In the spirit of Wisconsin’s longtime history of activism, labor groups and workers took to the streets of Milwaukee this Labor Day in pursuit of a $15/hour minimum wage. Last raised by the federal government in the summer of 2007 to $7.25 per hour, the state government has balked at raising the minimum wage statewide for over a decade.

Governor Walker’s refusal to even consider implementing a livable wage throughout his administration has severely depleted the standard of living for citizens statewide. Inflation corrodes the buying power of everyone but strikes hardest at those with the least ability to pay. Knowing the stone-cold facts on the ground has thrown increased fervor into the labor movement in Milwaukee and across the nation.

The situation has prompted many cities and states to take the initiative , including our very own Madison. In September of 2016, the Dane County Board overwhelmingly approved a measure to raise the minimum wage for county employees to $15 by the year 2022. The plan raises the wage, today at $12.50, by 50 cents each year until it hits its intended mark.

Counties across Wisconsin could follow Dane County’s minimum wage proposalAs Dane County becomes the first county in Wisconsin to step toward a $15 an hour minimum wage, other cities Read…

Critics, typically under the guise of being pro-business, quickly pounce on the notion that higher wages impose an unnecessary burden on businesses. So goes the notion that businesses will bleed jobs because of an inability to reconcile the two ends of the spectrum: wages and profits. Unfortunately for the critics, their vision of economic armageddon has not played out quite as anticipated. Dane County has forged ahead as the top dog in a field of 72 counties for having the lowest unemployment rate.

Since implementing its minimum wage policy just last year, Dane county shaved off half a percentage point from its unemployment rate, down to 2.6 percent. What’s more, the change in policy has not harmed, but indeed enhanced, Madison’s standing in Wisconsin.

Earlier this year, the Wisconsin State Journal announced that the city brought in more new residents than any other part of the state. A robust minimum wage has bolstered the quality of life and economic opportunity in Madison. In fact, states and localities around the country that have raised the minimum wage have seen a slew of benefits. In July, CNBC ranked the state of Washington as America’s top state for business, where the minimum wage is $11 per hour.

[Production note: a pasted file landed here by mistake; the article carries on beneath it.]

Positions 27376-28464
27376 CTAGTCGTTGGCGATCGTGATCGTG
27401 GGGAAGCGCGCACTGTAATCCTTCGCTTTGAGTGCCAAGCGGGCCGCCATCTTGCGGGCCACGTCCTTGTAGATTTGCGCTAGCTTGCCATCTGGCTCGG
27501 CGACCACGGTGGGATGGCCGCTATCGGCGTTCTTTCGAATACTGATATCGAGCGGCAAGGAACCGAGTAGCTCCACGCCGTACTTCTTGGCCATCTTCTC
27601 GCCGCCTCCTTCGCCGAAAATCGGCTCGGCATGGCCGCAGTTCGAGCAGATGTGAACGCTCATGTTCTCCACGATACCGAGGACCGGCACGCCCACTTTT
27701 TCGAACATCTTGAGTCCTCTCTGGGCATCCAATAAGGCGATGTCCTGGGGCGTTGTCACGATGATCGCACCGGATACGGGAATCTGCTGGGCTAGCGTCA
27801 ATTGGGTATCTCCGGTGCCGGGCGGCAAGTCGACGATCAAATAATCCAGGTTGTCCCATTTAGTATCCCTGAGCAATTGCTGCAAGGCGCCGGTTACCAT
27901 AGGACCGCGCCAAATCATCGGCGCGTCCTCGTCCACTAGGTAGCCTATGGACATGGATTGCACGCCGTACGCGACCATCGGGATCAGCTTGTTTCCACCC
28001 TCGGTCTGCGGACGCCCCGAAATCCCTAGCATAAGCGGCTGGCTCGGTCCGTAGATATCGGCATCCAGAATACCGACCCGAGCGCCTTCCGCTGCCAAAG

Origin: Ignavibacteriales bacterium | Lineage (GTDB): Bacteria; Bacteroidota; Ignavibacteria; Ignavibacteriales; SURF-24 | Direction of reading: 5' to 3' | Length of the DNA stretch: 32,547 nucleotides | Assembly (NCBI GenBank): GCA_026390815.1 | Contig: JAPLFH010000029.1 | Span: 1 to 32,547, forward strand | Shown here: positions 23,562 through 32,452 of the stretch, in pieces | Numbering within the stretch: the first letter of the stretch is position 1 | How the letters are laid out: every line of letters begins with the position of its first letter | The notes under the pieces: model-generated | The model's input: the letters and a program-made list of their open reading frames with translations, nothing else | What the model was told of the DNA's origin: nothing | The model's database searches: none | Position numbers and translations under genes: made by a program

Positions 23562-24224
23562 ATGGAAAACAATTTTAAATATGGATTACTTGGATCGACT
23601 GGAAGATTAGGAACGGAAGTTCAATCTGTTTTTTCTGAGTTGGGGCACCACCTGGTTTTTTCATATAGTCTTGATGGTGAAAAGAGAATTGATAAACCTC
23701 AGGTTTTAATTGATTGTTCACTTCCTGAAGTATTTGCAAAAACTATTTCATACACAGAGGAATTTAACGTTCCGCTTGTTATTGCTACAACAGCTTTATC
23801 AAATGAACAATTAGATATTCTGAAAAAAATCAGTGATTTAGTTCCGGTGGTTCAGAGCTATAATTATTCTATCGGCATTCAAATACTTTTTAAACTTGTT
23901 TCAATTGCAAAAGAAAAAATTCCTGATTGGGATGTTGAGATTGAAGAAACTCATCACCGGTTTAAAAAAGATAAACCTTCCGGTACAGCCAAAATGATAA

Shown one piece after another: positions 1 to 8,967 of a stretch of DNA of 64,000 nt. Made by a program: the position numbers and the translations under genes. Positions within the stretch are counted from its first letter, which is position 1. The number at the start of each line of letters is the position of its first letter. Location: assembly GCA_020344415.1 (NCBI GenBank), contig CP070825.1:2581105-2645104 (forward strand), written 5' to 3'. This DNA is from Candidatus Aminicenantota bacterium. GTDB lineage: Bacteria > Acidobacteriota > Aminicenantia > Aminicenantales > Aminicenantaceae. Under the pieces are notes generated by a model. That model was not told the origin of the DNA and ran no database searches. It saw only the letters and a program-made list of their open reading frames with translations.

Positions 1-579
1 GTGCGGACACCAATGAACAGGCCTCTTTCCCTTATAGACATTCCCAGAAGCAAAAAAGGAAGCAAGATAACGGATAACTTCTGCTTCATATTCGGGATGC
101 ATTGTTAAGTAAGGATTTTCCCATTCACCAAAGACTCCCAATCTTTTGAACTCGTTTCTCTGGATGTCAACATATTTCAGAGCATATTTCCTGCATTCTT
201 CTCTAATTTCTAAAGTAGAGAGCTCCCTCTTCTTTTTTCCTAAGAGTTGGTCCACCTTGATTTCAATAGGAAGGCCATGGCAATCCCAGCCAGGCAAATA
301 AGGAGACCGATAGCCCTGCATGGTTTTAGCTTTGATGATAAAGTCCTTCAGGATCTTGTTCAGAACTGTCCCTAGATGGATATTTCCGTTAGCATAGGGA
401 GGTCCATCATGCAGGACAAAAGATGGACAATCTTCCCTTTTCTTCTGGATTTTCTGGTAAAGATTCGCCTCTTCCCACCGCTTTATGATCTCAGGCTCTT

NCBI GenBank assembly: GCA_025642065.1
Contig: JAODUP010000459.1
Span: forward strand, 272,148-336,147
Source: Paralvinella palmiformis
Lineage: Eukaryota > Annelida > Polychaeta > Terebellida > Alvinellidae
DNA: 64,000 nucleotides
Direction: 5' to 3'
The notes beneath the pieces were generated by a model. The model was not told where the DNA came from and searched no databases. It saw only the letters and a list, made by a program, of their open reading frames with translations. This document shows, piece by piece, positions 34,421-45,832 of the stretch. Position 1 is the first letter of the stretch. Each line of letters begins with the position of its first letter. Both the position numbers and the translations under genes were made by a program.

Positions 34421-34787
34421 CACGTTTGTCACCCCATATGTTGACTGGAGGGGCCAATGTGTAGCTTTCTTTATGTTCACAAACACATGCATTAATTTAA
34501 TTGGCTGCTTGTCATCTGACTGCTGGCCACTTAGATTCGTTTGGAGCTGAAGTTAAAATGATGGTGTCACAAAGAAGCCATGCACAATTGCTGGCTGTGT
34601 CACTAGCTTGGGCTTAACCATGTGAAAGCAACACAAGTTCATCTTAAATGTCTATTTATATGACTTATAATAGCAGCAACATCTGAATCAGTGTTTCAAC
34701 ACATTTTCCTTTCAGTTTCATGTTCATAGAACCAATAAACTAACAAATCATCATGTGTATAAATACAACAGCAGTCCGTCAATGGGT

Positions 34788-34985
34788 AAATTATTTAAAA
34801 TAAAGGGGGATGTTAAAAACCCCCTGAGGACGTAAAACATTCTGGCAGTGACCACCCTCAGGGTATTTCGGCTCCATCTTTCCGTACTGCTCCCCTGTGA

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The basic principle underscoring minimum wage increases is the recognition that the nucleus of economic power has shifted massively from working and middle-class folks to millionaires and billionaires in recent decades. Exacerbated by the financial crisis of 2008, from which Time Magazine found the top one percent of income earners snatched 85 percent of all new wealth generated from 2009 to 2013, this dangerous trend cannot be left unchecked.

Corporate America and its executives benefit handsomely from this inherently rigged system. It’s no surprise then that calls for reforms have been stonewalled because, quite frankly, money speaks louder than words in this political system. 20th century America yielded unprecedented growth off the back of the strongest middle class in human history.

Higher wages provide more buying power to those who utilize it most. Increased spending leads to increased demand for labor, spinning off a virtuous cycle of expansion. Endemic inequality largely neutered that vision and left the United States in an economic malaise, with the weakest post-recession recovery on record.

Lifting the minimum wage to a livable wage has proven to be a case study in smart economics. Every community, from urban to rural, should heed labor’s moral crusade in raising the minimum wage. America thrives when its foundational pillars, based in the working and middle class, are strong. Expansion from the middle-out and bottom-up was the successful blueprint in an era long gone.

It’s time to give America a raise.

Michael Sauer ([email protected]) is a freshman intending to major in political science.